Go to the Globe and Mail homepage

Jump to main navigationJump to main content

Canada's Dylan Armstrong (Andrew Medichini/Associated Press)
Canada's Dylan Armstrong (Andrew Medichini/Associated Press)

James Christie

Indoor track and field championships offer preview of London Games Add to ...

In an Olympic year, athletes in track and field are yearning for outdoor competitions to gain a psychological advantage over their opponents heading into the London Games.



But even indoor meets can serve that purpose. For sprinters, it’s a chance to see who’s fastest out of the starting blocks. For shot putters, it’s an early chance to play mind games with the big men who will likely be in the Olympic final.

More related to this story



The indoor world track and field championships start Friday in Istanbul, Turkey and all Canadians who make up the small contingent team will be in action.



Shot putter Dylan Armstrong of Kamloops, B.C., should qualify for Friday’s shot put final, and will try to maintain the bragging rights he earned last year when he had 2011’s world leading throw, won the elite Diamond League series and was silver medallist at the 2011 outdoor world championships.



Armstrong, who rewrote the Canadian record at 22.21 metres in Calgary last June, is Canada’s best hope to come back with medal. But he will have tough competition from outdoor world champion David Storl of Germany, Poland's Tomasz Majewski and U.S. veterans Reese Hoffa and Ryan Whiting.



In the past two years Armstrong has defeated all of his competitors, but this year has thrown only 20.63 metres. The Americans are coming on strong with four of the top five shot putters indoors this season.



Defending champion Christian Cantwell didn’t make the U.S. team, but Hoffa and Whiting sit atop the world list with throws of 21.87 metres and 21.60 metres, respectively. Storl, outdoor world champ, is next at 21.40 metres and is described as the future of the shot put.



Olympic champion Majewski is the other man over 21 metres this year. Others coming in medal contention include Russian duo Maksim Sidorov and Ivan Yushkov, Portugal’s Marco Fortes and Rutger Smith of the Netherlands.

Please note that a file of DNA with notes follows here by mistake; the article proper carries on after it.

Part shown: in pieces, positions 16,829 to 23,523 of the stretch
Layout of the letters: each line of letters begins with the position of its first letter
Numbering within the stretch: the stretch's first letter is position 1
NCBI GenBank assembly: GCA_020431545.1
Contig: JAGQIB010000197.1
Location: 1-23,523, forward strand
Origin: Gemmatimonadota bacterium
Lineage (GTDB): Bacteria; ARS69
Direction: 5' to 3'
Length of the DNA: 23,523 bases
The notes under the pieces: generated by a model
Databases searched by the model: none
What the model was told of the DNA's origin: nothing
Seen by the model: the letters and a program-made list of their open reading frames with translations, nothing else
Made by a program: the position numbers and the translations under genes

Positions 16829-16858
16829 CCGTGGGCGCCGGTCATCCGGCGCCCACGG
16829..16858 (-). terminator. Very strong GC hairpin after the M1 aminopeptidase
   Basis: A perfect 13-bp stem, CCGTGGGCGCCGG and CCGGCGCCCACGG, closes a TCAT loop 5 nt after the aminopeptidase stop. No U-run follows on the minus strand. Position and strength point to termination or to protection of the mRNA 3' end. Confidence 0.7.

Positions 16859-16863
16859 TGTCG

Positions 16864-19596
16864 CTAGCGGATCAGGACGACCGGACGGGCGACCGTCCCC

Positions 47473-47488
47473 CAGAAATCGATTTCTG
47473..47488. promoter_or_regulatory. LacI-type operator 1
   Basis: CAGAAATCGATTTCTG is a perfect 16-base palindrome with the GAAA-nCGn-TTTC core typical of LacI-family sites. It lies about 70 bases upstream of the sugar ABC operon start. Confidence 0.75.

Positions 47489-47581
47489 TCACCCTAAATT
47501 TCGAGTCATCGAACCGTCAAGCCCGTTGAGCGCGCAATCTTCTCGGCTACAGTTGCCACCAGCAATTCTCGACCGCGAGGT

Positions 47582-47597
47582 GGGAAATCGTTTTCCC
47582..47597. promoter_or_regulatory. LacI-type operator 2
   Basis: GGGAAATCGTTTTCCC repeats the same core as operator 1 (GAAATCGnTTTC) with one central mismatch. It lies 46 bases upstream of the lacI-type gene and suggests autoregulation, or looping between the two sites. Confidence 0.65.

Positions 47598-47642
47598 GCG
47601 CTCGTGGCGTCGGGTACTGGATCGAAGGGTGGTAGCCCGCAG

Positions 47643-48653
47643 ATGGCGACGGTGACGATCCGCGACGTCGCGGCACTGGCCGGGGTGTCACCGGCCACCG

Canada will also send out one of it’s women hurdlers for the 60-metre barrier race in Nikkita Holder of Pickering, Ont., who last year had a breakout outdoor season and was sixth in 100-metre hurdles at the world championship final in Daegu, South Korea.



Holder will hope to be in Saturday’s final again against Australia’s brilliant Sally Pearson, track’s 2011 female athlete of the year. Britain's Jessica Ennis and Tiffany Porter and American Kristi Castlin should also be in the mix.



Pearson has run indoor hurdles once in her career, two years ago, but is still favoured. She’s been warming up the outdoor track in the Australian summer season and with a season’s best clocking of 12.66 for the 100-metre hurdles.



Absent is defending champion Lolo Jones the United States.



Canada send out two men in the 60-metre flat race, Michael Leblanc of Riverview, N.B., and Justyn Warner of Markham, Ont., mainly for bigtime experience.



Top contenders in the men’s short sprint will be from Jamaica and the United States. While super-sprinter Usain Bolt is at home cavorting on a track with British royalty’s Prince Harry, new princes of sprint get to shine. Jamaicans Nesta Carter and Lerone Clarke have seasonal bests of 6.49 and 6.47 seconds respectively. Clarke's 6.47 established a new Jamaican record.



Americans Justin Gatlin has 6.47, and Trell Kimmons 6.45, and Britain's Dwain Chambers, 6.58, also have medal potential. Chambers has been on the indoor world top podium twice before, whereas only one Jamaican has ever win a men’s sprint medal -- Michael Green took a silver in 1997 -- in 13 indoor worlds.



One big name that pulled out of the indoors because of injury is men’s Olympic hurdle champ and world record holder in the 110-metre hurdles Dayron Robles of Cuba. He was expected to duel with China’s Liu Xiang . The Cuban smashed into a hurdle training in Spain and hurt his back.



But still on among other head-to-head battles at the IAAF world indoors which will set the stage for summer:



Women’s Pentathlon: Britain’s Jessica Ennis is the reigning world indoor champion and Russian Tatyana Chernova the world champion in the heptathlon, unseating the Briton last summer. On paper the pair are fairly close in the five-event grind.



Men’s 3000 metres: He may be 37, but that shouldn’t keep anyone from betting against Bernard Lagat’s quest for a second successive and third world indoor title. The U.S. record holder will face Briton Mo Farah who beat him in the world championship 5,000 metres. They’ll both have to watch out for the Kenyan 1-2 punch provided by Augustine Choge and Edwin Soi, who are the season’s only sub-7:30 runners.